The Diplomatic Brain Drain in Afghanistan

BY Gordon Lubol 

APRIL 13, 2014 – 08:04 PM

Afghans are expected to settle on a new president by this summer and the U.S. and the new government in Kabul will begin to forge a relationship in the postwar period. But at this critical juncture there will be a diplomatic brain drain that will undermine U.S. policy goals there, say officials in and out of the U.S. government.

With President Hamid Karzai leaving office after a stormy relationship with Washington for more than 12 years, many current and former U.S. officials see a unique opportunity to redefine the relationship with Kabul.

But that may be difficult. By summer, after a possible runoff election chooses Karzai’s successor, most of the mid-level and senior U.S. civilians with deep Afghanistan experience who would have the knowledge to help foster strong relations with the new government will be long gone. And, officials familiar with the matter said, they will be replaced by diplomats expected to have far less experience. Continue reading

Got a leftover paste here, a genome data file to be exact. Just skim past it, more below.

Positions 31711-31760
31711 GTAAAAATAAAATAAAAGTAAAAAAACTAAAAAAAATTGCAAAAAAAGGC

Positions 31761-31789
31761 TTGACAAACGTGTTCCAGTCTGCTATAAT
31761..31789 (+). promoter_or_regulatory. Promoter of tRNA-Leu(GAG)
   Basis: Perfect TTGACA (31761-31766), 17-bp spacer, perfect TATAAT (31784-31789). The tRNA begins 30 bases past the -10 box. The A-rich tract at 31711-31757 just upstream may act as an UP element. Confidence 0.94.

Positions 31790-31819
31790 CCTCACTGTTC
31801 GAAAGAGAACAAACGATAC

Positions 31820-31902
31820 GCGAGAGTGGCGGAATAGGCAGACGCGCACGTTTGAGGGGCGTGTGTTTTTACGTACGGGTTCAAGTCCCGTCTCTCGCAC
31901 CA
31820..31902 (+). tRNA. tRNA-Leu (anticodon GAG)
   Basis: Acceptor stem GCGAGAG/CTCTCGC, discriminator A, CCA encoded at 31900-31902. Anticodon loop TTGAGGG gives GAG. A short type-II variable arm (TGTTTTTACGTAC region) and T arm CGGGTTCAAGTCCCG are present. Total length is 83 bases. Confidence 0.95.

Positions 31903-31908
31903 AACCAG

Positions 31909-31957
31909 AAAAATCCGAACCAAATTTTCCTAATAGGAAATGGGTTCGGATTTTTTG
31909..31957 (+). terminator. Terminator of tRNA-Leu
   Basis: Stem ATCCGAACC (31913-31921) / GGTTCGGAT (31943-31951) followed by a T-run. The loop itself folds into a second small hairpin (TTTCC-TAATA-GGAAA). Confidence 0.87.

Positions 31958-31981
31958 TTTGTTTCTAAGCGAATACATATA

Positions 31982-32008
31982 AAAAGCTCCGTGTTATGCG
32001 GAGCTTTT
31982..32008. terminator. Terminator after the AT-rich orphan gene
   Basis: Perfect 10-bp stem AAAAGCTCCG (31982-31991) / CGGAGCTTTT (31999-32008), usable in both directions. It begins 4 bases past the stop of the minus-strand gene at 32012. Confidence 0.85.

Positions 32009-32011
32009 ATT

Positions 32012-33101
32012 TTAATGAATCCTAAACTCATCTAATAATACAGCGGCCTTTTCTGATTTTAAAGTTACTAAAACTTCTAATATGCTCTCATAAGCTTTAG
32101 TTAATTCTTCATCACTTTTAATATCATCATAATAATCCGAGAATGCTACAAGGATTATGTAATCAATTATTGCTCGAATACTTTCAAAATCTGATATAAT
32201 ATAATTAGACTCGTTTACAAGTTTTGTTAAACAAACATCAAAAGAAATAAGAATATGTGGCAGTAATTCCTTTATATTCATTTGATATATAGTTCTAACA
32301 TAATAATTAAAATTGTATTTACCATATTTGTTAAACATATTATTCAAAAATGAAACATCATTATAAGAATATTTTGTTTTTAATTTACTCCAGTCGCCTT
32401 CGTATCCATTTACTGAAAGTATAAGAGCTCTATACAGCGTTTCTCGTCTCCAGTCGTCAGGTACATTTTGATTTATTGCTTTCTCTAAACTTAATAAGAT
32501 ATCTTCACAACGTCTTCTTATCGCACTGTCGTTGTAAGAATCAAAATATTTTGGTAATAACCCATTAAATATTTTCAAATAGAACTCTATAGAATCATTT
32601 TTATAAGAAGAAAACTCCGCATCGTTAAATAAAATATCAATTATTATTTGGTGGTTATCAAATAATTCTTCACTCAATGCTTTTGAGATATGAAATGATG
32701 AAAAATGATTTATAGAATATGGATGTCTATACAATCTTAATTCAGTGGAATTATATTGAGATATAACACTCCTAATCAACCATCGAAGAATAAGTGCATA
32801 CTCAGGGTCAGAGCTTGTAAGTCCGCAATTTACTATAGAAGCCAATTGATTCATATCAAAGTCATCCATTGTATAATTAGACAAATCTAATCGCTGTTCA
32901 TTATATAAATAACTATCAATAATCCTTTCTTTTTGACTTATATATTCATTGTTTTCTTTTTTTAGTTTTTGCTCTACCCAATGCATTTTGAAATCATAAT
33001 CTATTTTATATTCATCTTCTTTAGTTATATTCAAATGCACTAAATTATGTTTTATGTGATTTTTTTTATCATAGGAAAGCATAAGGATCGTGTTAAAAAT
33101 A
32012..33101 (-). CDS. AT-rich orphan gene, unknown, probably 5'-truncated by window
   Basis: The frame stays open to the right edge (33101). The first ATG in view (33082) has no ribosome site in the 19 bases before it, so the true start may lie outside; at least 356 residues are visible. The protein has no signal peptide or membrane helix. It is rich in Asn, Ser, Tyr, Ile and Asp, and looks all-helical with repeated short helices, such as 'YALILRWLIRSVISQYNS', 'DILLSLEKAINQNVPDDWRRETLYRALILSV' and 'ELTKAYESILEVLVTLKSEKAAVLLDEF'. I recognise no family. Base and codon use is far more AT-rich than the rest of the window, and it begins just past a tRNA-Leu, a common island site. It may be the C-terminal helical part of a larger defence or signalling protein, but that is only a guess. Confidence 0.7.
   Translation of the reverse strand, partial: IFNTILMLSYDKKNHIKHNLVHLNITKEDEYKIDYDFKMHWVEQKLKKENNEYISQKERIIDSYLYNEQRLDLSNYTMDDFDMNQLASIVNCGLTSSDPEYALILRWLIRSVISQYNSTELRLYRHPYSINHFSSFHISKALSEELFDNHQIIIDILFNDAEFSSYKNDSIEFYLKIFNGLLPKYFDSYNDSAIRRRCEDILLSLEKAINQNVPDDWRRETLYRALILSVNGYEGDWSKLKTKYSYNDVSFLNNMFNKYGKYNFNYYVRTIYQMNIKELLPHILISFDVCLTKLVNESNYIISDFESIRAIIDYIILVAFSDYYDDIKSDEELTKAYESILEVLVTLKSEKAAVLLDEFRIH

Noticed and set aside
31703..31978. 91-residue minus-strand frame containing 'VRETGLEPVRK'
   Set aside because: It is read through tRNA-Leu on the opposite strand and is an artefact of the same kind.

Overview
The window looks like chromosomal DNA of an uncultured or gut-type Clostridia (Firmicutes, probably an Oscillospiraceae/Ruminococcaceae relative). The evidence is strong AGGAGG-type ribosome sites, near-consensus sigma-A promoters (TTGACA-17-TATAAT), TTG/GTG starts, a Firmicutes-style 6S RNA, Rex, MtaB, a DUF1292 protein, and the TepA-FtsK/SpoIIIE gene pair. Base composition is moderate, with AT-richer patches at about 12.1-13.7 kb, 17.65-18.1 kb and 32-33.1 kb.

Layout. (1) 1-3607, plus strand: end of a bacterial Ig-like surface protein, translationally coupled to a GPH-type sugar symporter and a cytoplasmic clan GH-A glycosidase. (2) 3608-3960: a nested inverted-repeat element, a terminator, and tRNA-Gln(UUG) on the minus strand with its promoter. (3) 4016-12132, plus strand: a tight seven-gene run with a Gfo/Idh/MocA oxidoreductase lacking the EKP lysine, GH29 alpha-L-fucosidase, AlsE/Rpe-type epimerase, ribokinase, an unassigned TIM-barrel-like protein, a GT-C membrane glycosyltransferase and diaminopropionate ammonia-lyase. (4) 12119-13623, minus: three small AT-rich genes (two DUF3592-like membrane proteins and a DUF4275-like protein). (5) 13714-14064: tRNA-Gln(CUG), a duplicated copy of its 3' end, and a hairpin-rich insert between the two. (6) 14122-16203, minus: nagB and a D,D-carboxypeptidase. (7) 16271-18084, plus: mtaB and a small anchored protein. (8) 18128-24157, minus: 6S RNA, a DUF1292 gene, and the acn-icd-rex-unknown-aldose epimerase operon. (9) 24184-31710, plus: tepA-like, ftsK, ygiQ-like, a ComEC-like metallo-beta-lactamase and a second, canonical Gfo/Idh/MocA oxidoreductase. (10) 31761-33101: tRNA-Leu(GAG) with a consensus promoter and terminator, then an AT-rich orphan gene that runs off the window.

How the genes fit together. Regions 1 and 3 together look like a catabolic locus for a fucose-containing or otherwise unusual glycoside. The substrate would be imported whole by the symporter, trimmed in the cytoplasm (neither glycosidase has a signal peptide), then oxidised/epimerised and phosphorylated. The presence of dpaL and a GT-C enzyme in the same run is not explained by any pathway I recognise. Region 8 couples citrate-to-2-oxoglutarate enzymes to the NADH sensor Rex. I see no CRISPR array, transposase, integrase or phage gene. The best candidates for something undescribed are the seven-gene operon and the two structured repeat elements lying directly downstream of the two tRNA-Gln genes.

Does the CIA Need a Country’s Permission to Spy on It?

No, but sometimes it helps.

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Pakistan‘s military is demanding that the U.S. Central Intelligence Agency (CIA) sharply cut back its activities in the country in the wake of undercover agent Raymond Davis’s arrest on murder charges and subsequent release. In addition to scaling back the number of CIA drone strikes on Pakistani targets, Pakistani Army chief Gen. Ashfaq Parvez Kayani has insisted on the withdrawal of all contractors working for the CIA and all operatives like Davis, who are working in “unilateral” assignments, meaning that only one country (read: not Pakistan) is aware of their presence. But since when does the CIA need a country’s permission to conduct intelligence operations? Isn’t the whole point that the local government isn’t supposed to know they’re there? Continue reading